Most of those who read this blog are Christians, and many of you teach or preach. You may do so on a weekly basis or fill in occasionally for the regular teacher or preacher. Whatever your situation, you have an important task. People are looking to you. The truth is that if they have heard you before, they will either anticipate your delivery or dread it. I am with you in this.
Some of us have had the privilege of being trained to do what we do, while others are willing servants who have had no training. I have heard those with no formal training supersede those with training in presentation. Why is that? Isn’t training a guarantee for great delivery? I would like to share a few things that I have learned along the way about delivering God’s Word that can make or break the teacher.
- People will forgive inadequacy if they get a glimpse of the heart of the teacher. I have heard those who do not necessarily know the mechanics of organizing the material, but they love their audience and their audience knows it. The reverse is true also. You can be a skillful presenter who cares nothing for people, and an audience will have turned you off before you begin. I have frequently carried away nuggets of truth from someone who may not have the skill but has the love.
- Do your absolute best to give people some substance! They want something to take away from your lesson. However, they don’t want you to flaunt your hours of study, your mastery of Hebrew and Greek, or your massive English vocabulary. Their time is valuable, so give them some substance.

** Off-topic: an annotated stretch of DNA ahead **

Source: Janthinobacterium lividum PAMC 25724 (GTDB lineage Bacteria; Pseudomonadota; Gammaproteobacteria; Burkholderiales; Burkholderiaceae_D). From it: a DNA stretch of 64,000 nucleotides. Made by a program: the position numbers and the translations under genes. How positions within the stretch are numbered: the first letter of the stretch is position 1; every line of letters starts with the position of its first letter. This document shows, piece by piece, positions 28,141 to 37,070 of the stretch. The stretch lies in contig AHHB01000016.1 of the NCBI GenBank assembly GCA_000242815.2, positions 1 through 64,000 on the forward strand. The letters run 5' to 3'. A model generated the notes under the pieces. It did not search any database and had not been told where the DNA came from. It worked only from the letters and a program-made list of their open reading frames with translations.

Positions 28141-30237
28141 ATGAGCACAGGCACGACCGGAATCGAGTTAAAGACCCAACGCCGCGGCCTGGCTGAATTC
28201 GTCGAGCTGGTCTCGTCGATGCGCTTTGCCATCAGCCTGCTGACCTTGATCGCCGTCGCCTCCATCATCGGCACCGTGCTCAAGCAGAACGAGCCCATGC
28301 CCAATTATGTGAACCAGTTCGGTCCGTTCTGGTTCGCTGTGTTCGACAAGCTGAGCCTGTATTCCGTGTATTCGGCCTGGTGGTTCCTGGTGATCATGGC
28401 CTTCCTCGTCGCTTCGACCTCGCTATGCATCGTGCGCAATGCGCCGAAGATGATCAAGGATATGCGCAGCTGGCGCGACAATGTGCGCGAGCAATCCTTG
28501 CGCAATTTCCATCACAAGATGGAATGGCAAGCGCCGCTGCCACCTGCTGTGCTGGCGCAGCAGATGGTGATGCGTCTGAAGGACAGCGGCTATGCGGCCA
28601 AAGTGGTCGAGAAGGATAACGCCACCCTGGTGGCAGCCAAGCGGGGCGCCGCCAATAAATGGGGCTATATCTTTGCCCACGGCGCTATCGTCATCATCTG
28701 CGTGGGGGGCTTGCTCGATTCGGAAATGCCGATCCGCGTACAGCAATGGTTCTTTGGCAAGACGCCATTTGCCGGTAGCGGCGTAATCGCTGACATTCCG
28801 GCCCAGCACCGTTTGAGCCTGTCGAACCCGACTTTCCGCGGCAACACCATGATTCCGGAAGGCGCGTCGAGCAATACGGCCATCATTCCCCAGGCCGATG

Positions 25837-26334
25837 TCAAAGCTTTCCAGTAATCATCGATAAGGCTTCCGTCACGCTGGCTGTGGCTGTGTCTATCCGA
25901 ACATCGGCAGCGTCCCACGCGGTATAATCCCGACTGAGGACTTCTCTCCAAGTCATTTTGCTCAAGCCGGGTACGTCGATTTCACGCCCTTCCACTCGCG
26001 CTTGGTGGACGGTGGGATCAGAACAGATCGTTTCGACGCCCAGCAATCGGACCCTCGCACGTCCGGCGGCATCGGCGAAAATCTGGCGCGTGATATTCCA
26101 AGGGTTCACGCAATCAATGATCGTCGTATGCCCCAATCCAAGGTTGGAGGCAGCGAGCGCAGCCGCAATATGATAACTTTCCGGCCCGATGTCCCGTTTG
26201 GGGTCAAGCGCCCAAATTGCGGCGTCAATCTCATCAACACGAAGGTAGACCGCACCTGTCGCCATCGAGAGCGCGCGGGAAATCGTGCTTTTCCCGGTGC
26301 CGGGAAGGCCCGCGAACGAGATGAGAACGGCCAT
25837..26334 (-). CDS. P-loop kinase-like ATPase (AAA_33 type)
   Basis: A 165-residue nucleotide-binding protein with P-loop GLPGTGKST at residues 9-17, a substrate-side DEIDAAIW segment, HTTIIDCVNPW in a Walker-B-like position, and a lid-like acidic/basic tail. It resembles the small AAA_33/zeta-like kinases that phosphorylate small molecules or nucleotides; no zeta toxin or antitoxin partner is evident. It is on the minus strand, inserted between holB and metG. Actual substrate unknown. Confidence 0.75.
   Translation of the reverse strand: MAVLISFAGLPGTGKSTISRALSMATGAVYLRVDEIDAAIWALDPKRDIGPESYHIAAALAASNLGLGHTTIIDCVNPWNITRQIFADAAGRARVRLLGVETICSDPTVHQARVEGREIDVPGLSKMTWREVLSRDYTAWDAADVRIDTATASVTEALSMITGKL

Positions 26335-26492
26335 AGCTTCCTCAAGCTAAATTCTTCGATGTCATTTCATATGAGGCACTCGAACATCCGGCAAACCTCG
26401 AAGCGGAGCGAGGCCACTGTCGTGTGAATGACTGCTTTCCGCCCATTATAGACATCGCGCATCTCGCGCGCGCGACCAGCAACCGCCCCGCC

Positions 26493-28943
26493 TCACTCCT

- Make the substance applicable! If you simply give a bunch of historical information about biblical culture and give them no life application, how do you expect a changed heart? I hear small group leaders and pastors complain about people who won’t do the work of the Lord while they don’t teach people how to apply the Bible. I was taught to give an explanation, illustration, and application.
- Share from your own experience! People can hear a message or lesson on patience and walk out feeling like a failure if you as the teacher do not share your shortcomings and walk this journey of becoming more Christ-like with them.
- Leave room for participation! In our church plant, we are very participatory. You as the teacher need to have control of the level of participation to avoid anarchy, but give people a chance to make a contribution if the setting allows for it. There is a time and place for lecture, but it is awesome to see people come alive when they can engage and be engaged in the process.
- The key is balance! Give them substance while giving them application. Teach them the context while being relevant. Illustrate it with something current that can give them a better understanding of something that happened a few thousand years ago. Mix up your approach. Keep your audience wondering what you’re going to do next time.
In conclusion, be this…